Mild dehydration, defined as a 1–2 % loss in body mass caused by fluid deficit, is associated with risks of functional impairments and chronic diseases. Since it's unclear whether water requirements change with increasing age, the aim of the study was to quantify hydration status and its complex determining factors from young to older adulthood. The data was then analyzed according to age-related alterations, and this was used to provide a reliable database for the derivation of dietary recommendations.
Urine samples collected over a 24 h period and dietary records from 1528 German adults (18–88 years; sub-sample of the first National Food Consumption Survey) were used to calculate water intake (beverages, food and metabolic water) and water excretion parameters (non-renal water losses (NRWL), urine volume, obligatory urine volume) and to estimate hydration status (free-water-reserve) and ‘adequate intake (AI).’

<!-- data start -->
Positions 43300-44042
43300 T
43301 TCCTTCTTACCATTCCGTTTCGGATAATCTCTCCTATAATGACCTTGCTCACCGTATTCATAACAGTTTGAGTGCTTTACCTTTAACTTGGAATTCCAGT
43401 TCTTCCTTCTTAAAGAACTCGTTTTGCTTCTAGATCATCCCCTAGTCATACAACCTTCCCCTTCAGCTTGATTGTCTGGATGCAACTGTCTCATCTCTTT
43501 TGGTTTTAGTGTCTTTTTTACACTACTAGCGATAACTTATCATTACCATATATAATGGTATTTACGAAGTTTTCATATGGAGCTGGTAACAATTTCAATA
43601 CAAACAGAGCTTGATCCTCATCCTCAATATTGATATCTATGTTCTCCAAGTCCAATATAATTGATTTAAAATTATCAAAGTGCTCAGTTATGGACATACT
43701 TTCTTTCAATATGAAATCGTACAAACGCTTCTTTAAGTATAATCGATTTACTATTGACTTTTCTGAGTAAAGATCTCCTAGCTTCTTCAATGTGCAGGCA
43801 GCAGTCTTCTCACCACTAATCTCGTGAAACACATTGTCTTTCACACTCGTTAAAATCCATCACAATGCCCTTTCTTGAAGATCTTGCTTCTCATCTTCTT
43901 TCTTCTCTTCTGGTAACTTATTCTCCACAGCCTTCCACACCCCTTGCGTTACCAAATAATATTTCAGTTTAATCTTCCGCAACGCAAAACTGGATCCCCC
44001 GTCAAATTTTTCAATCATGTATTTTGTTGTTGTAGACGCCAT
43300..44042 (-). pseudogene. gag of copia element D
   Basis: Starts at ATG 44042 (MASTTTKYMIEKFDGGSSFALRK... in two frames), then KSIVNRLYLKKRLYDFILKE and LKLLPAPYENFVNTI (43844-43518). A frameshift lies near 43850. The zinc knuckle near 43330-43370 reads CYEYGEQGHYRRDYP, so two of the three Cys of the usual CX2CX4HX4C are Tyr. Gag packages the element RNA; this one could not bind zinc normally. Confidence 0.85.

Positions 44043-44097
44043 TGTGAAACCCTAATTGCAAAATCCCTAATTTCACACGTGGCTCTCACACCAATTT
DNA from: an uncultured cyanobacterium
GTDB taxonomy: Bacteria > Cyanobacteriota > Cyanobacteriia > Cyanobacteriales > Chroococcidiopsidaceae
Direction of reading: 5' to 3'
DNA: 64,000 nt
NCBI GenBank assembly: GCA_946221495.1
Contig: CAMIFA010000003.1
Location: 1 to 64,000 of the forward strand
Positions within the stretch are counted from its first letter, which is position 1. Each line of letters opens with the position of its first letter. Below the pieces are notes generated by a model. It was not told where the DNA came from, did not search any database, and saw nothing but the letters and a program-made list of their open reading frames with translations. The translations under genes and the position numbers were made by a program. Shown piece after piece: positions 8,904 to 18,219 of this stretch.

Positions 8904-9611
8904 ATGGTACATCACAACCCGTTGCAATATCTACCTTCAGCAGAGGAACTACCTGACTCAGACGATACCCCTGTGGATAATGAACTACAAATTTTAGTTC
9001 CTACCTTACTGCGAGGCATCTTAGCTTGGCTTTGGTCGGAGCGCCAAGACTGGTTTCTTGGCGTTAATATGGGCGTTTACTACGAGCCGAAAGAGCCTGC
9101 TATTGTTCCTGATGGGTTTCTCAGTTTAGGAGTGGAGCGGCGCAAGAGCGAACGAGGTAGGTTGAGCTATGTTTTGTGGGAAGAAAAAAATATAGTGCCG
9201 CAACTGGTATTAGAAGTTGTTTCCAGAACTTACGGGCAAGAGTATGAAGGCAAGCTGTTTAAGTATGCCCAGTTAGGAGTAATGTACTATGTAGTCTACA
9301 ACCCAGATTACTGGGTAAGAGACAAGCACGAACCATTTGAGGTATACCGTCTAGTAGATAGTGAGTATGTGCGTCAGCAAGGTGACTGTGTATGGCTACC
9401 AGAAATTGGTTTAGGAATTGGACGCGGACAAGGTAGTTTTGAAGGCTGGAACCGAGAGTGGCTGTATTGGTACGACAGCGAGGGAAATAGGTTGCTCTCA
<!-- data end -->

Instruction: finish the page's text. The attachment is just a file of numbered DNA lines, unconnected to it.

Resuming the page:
Median total water intake (2483 and 2054 mL/d, for men and women, respectively), decreased with increasing age only in males. Obligatory urine volume increased in both sexes due to decreased renal concentration capacity. The latter was balanced by a decrease of NRWL (primarily a decrease is perspiration with aging), leaving the free-water-reserve and therefore hydration status almost unchanged.
Calculated ‘AI’ of total water was the same for young (18–24 years) and elderly ( ≥ 65 years) adults (2910 and 2265 ml/d, for men and women, respectively). Take note of this, and aim to achieve it.
The present study is the first population-based examination showing that total water requirements do not change with age although ageing affects several parameters of water metabolism.
Source: Water balance throughout the adult life span in a German population
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